Professor Emanuele Trucco (Fellow of the Royal Society of Arts, UK; IAPR Fellow; Fellow of the British Machine Vision Association; NRP Chair of Computational Vision in Computing, School of Science and Engineering, at the University of Dundee, Honorary Clinical Researcher of NHS Tayside and an Adjunct Professor at the Chinese Academy of Sciences) have a talk on ‘Automatic retinal image analysis and dementia in VAMPIRE’.
VAMPIRE is highly interdisciplinary, combining medical image analysis, machine learning and data analysis, medical research, and large-scale data studies. Professor Emanuele Trucco presented the VAMPIRE system, developed by the team in an international collaborative project, to present retinal vascular-specific Professor Emanuele Trucco presented the VAMPIRE system, an international collaborative project developed by the team, which introduced the association of specific morphometric parameters of the retinal vasculature, such as retinal vessel diameter, curvature and fractal dimension, with cardiovascular risk factors and cardiovascular events across the disciplines of medical image analysis, deep learning and data analysis. This talk by Professor Emanuele Trucco outlined the aims, content and current results of VAMPIRE, while describing the measures and challenges in studying automated retinal image analysis and dementia.
Professor Georg Brasseur (Member of the European Academy of Sciences and Arts; Member of acatech, the German national academy of science and engineering; IEEE Fellow; Member of the Austrian Academy of Sciences; President of the Division of Mathematics and the Natural Sciences of the Austrian Academy of Sciences from 2013 to 2022; Professor the Institute Electrical Measurement and Sensor Systems at Graz University of Technology) delivered the keynote on ‘Facts and Myths of the European Energy Transition’.
Professor Georg Brasseur pointed that global warming is progressing with noticeable effects. Currently, about 36Gt of CO2 are released annually. Our target is to limit global warming to max. 1.5℃ or 2℃ , which calls for short-term and significant greenhouse gas reductions in all sections. Professor Georg Brasseur analyzed the global energy demand and the European primary energy demand, the energy density of wind and solar energy compared to fossil fuels, and how to make optimal use of the electricity genetated in Europe.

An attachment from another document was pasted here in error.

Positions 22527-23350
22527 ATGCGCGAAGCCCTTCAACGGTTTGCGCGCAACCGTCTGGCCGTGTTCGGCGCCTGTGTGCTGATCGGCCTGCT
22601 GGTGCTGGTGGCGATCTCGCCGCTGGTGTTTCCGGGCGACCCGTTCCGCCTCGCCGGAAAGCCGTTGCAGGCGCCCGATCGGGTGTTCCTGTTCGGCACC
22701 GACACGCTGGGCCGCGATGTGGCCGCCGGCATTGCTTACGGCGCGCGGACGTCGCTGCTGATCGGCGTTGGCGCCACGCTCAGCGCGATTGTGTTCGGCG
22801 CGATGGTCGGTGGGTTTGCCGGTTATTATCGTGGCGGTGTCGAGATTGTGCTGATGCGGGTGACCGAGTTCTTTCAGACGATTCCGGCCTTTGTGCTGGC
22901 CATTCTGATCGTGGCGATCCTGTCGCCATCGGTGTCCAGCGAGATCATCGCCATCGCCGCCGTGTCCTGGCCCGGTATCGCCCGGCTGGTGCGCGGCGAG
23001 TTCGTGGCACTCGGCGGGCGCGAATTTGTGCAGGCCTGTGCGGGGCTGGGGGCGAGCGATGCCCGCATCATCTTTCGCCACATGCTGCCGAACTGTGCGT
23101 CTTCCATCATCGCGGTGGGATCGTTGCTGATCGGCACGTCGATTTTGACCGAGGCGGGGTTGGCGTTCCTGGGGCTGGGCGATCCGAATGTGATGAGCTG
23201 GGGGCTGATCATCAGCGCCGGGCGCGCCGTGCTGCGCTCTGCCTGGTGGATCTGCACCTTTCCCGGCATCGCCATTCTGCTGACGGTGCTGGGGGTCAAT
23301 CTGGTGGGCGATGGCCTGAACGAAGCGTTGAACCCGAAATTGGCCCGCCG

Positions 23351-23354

Professor Georg Brasseur proposed that several measures are necessary to achieve the European energy transition: save energy, expand green power and generate green storable energy carriers, defossilize the European electricity network and only grant state subsidies to electricity consumers who can clearly demonstrate that they meet the efficiency criterion and thus contribute to defossilization, create political framework conditions for planning & legal certainty for investments, policymakers act in a technology-open manner, and so on.
Professor Gianluigi Greco (EurAI Fellow; President of the Italian Association for Artificial Intelligence; Professor of Computer Science and Head of the Department of Mathematics and Computer Science, the University of Calabria) gave a talk on ‘Reasoning about Business Processes with LTL’.
Professor Gianluigi Greco noted that the goal of workflow automation has to be achieved by the collaboration of a number of actors. To support workflow automation, we need a to specify the order in which the various activities have to be executed, like procedural approach and declarative approach. Professor Gianluigi Greco gave the discussion of formal properties for LTLf and the results, and further pointed out that the LTL2SAT system architecture can be used as of its effectiveness.
Professor Gregory Z. Gutin (Member of the Academia Europaea; Professor of Computer Science, Department of Computer Science, Royal Holloway, University of London) shared a presentation on ‘Algorithmic Access Control: linking theory and practice’.
Professor Gregory Z. Gutin considered some problems in information security access control. Several such problems are fixed-parameter tractable (FPT) i.e. can be solved by an algorithm of runtime f(k)N^c, where f is a computable function, k is the parameter,and c is a constant. It is therefore shown that if such a problem is proved to be FPT, then it can be solved in FPT-like runtime using SAT or CSP general purpose solvers.
Professor Haldun M. Ozaktas (Member of the Turkish Academy of Sciences; IEEE Fellow; SPIE Fellow; OSA Fellow; Professor, Department of Electrical Engineering, Bilkent University; Recipient of the TUBITAK Science Award, ICO Prize and Ernst Abbe medal) gave a speech of ‘The Story of Optics in Computing’.
Professor Haldun M. Ozaktas introduced key areas of information technology, such as communication, storage, sensing, display, manufacturing, and processing. Professor Haldun M. Ozaktas explained history of opitcal information processing, showed us the basic theory and development of digital optical computing, optical interconnections and opteeclectronic computers. He also talked about development history of artificial neural networks, capture and display of visual information, computational imaging, nanoscale systems, etc.
Professor Luca Cardelli (Fellow of the Royal Society; ACM Fellow; Member of the Academia Europaea; Member of AITO; Long-Standing Member of EATCS; Royal Society Research Professor in Department of Computer Science at University of Oxford) shared his presentation on ‘Biochemical programming of dynamical systems’.